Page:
Published by Liz Lewis | Researcher at Indeed
There’s a lot of buzz about soft skills these days and a growing awareness that these personality traits, habits and behaviors are key to professional success. But what role do they actually play in the workplace and beyond?
It might seem that soft skills in the workplace such as emotional intelligence, creativity and flexibility wouldn’t matter as much in an era of nonstop technological innovation. On the contrary, they’re more important than ever. These are uniquely human capabilities that can’t be replaced or automated; they’re like our superpowers.
It’s time to start using these powers for good — but we must gain a deeper understanding of what soft skills actually are in order to leverage them.
What are soft skills, anyway?
Soft skills are often misunderstood, so it’s important to clarify what this term means. Some think it’s the ability to be nice or friendly — but “soft” simply means that these skills aren’t easily measurable.
Soft skills in the workplace are distinct from hard skills such as coding, SEO or the ability to speak a language. We can demonstrate hard skills through things like assessments, certifications and education. When it comes to hiring, hard skills often receive more emphasis because they’re easy to quantify and prove. However, soft skills are equally valuable — if not more so.
Key soft skills in the workplace include:
- Time management
Innovations in tech drive demand for soft skills
Soft skills are becoming more important for all aspects of hiring, but why is this happening now? Technologies such as AI, automation and robotics are changing the way we work, and this trend will only continue.
Some have wondered if workers would be replaced by robots, but instead, we’re seeing the opposite: Distinctly human capabilities are more in demand than ever. Many hard skills can be automated, but capabilities such as empathy, analytical thinking and emotional intelligence can’t be programmed or quantified.
For example, we use empathy when we need to understand other people’s perspectives or put ourselves in their shoes, such as when conflicts arise between coworkers or when coaching a team member who is struggling. It’s unlikely that a conflict-resolution robot will be invented anytime soon; to prepare for the needs of tomorrow’s workforce, focus on hiring for soft skills today.
A case study of why soft skills matter: emotional control
Let’s consider one important soft skill: emotional control. This refers to the ability to regulate emotions and how we display them. It’s an invaluable skill because it helps people navigate and respond appropriately to challenges; in fact, some experts say that emotional control is the most important soft skill at work.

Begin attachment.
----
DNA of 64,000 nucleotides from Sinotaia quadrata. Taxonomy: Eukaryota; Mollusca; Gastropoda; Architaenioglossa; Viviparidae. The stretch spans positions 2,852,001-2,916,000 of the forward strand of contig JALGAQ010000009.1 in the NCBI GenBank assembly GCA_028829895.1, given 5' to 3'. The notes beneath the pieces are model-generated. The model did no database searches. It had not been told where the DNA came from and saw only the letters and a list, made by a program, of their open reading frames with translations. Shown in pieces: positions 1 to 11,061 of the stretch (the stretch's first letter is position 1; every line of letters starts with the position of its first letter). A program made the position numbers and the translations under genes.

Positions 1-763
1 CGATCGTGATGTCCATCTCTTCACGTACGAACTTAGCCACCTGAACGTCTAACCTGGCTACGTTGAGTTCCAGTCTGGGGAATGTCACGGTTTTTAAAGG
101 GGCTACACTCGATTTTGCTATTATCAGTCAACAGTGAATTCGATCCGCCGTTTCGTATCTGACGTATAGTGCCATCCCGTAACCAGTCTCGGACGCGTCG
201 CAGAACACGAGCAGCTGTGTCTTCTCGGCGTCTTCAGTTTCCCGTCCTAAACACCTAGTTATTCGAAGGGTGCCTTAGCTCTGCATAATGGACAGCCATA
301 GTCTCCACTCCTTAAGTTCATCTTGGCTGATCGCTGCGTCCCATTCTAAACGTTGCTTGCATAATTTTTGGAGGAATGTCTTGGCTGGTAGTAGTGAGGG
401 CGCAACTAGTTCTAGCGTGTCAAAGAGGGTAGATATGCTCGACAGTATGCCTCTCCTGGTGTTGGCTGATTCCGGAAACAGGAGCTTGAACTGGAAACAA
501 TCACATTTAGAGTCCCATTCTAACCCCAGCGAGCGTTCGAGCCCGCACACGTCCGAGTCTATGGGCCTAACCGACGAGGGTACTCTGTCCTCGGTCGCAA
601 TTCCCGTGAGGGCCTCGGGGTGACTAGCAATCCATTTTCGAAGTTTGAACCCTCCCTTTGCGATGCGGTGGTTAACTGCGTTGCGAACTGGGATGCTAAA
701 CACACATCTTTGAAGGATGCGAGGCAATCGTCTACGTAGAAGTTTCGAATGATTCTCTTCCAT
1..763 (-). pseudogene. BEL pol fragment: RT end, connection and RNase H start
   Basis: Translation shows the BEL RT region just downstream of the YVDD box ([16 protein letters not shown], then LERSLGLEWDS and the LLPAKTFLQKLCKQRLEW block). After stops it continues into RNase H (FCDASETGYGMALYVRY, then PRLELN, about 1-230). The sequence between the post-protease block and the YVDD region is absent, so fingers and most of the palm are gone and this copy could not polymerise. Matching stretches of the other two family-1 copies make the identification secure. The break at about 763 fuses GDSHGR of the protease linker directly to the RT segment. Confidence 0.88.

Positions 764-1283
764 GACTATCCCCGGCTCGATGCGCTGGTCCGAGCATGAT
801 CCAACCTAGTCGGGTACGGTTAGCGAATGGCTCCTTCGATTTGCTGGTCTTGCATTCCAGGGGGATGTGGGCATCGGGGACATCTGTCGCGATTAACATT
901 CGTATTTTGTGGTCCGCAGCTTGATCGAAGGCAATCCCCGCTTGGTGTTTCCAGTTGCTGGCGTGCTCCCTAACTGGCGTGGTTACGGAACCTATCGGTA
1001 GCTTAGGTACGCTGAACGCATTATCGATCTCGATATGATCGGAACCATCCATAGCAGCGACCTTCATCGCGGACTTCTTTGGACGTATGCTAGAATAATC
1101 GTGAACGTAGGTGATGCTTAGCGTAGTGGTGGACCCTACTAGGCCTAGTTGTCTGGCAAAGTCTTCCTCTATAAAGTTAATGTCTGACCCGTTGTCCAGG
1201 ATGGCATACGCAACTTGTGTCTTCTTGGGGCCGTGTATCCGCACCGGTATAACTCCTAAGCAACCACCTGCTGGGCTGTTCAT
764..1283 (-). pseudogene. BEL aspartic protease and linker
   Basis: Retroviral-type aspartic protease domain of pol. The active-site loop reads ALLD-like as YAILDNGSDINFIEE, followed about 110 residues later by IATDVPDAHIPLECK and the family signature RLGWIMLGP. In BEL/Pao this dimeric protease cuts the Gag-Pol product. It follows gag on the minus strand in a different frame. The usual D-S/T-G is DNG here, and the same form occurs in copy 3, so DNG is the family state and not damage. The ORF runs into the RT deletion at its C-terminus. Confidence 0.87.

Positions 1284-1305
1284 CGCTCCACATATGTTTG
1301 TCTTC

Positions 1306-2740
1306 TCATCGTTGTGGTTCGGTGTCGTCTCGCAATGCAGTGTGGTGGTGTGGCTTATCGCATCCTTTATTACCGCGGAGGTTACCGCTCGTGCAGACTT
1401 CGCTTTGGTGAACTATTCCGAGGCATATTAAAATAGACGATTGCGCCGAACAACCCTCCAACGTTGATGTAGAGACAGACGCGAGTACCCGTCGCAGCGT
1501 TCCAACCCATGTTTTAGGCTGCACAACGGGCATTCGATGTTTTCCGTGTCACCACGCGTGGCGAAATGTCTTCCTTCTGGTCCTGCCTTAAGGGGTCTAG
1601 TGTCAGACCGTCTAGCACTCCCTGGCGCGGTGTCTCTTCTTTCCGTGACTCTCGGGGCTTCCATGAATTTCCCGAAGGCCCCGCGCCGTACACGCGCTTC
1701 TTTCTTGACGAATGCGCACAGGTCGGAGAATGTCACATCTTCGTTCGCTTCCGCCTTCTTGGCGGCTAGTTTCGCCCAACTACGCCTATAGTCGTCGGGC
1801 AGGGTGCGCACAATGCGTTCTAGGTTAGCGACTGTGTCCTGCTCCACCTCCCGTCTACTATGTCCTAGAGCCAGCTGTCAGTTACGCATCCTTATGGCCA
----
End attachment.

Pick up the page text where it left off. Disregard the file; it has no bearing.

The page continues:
Employees with good emotional control are self-aware and know how to keep their feelings from bubbling over. They understand their weak points and triggers, which helps them minimize unnecessary conflict and avoid overreacting. Similarly, emotional control enables people to stay cool under pressure and make better decisions. This is a huge asset for employees and teams, particularly in today’s high-stress world.
Hiring for emotional control can make the difference between a candidate who looks great on paper and someone who will excel once they’re hired. Say you hire a team leader who has many years of experience and a Master of Business Administration from a top school but has poor emotional control. He might blow up at employees instead of offering constructive feedback or shut down when he feels frustrated.
In contrast, a leader who can keep her feelings in check will be able to build better relationships, maintain rapport in the workplace and manage more successfully. These capabilities are essential and could even transcend a gap in hard skills.
Prioritize soft skills now to pave the way for future success
From emotional intelligence to creativity and collaboration, soft skills are valuable attributes and behaviors that contribute directly to professional success. Despite fears that new technologies could replace workers entirely in some fields, we are witnessing something much different: a renewed appreciation for uniquely human capabilities.
Keep soft skills in the workplace on your radar today as you build tomorrow’s workforce — both by prioritizing them during hiring and by nurturing them among current employees and teams.
Remember, there’s nothing soft about soft skills!